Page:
The study indicated high efficacy of AL and the safety profile was consistent with previous reports.
Our findings suggest that revised AL dosing regimens for young children and pregnant women would improve drug exposure but would require longer or more complex schedules.
Antimalarial interventions have yielded a significant decline in malaria prevalence in The Gambia, where artemether-lumefantrine (AL) has been used as a first-line antimalarial for a decade.
High treatment failure rates for Plasmodium falciparum malaria have been reported in Colombia for chloroquine, amodiaquine, and sulfadoxine-pyrimethamine.
Both treatments achieved the WHO recommended efficacy for antimalarials about to be adopted as policy.
Artemether-lumefantrine (AL) was introduced for treatment of uncomplicated malaria in Guinea-Bissau in 2008. Malaria then resurged and recurrent malaria after treatment with AL and stock-outs of AL were common. This study therefore aimed to assess the efficacy of AL and identify an alternative second line antimalarial. Dihydroartemisinin-piperaquine (DP) was chosen as it has been shown to be safe and efficacious and to reduce the incidence of recurrent malaria.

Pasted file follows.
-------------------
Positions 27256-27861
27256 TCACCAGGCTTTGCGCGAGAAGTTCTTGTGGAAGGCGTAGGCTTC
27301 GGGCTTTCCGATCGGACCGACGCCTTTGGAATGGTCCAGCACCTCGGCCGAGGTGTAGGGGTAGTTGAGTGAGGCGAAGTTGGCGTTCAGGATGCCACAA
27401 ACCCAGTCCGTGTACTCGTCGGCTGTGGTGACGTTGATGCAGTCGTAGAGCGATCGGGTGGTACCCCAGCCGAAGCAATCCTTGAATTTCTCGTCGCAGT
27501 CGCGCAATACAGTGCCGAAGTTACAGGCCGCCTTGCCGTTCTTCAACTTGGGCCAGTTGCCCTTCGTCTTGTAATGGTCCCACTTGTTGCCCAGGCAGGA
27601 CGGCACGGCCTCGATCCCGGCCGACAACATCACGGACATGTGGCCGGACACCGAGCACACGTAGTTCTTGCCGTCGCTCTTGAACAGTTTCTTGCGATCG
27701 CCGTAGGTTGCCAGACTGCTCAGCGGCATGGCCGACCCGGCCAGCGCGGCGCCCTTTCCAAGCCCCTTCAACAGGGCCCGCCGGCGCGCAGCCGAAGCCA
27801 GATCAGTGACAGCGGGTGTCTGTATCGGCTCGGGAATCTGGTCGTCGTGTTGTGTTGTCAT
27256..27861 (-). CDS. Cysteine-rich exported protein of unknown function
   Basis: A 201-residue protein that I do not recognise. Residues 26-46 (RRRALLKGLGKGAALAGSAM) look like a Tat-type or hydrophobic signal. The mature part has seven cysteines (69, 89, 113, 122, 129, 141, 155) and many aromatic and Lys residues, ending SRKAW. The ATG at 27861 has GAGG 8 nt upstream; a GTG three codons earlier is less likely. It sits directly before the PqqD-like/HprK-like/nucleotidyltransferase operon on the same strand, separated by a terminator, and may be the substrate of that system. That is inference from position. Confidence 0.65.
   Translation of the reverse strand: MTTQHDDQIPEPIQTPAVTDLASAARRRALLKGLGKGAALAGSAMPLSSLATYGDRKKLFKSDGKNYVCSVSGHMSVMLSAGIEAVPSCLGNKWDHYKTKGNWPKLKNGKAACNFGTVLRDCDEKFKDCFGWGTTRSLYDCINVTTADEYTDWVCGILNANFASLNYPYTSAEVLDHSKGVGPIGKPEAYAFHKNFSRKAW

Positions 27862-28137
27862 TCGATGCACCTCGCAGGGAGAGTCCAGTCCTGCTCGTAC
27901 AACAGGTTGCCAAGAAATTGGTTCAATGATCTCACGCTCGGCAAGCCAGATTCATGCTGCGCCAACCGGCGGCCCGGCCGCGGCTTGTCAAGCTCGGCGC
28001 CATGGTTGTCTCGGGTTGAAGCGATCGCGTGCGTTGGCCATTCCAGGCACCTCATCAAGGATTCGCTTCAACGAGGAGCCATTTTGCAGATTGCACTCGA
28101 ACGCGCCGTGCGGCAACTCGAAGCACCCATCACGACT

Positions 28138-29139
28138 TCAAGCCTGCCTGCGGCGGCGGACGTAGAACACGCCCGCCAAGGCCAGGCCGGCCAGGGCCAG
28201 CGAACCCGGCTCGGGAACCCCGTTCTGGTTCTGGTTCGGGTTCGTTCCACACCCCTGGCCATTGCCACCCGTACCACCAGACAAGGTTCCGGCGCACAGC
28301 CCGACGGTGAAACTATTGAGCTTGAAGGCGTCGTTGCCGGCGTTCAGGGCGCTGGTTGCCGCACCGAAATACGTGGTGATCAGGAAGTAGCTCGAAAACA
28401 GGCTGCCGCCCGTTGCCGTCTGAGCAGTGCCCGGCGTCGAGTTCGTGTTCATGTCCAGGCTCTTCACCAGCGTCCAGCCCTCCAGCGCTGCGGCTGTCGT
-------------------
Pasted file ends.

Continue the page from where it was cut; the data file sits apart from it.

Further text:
This study shows an increase in the prevalence of childhood plasmodial infection in Gabon according to the low socio-economic level, and a high frequency of markers associated with AL treatment failure.
As evidenced by the day 28 PCR-corrected cumulative success rates, both AL and ASAQ remain efficacious treatments for uncomplicated malaria in Malawi.
AS + SP remains the effective drug for uncomplicated falciparum malaria in Yemen.
This first randomized study in Brazzaville confirmed the excellent efficacy of these co-formulated anti-malarial drugs in children.
These results suggest that relapses cause approximately four of every five P. vivax infections and at least three of every five P. ovale infections in PNG children and are important in sustaining transmission.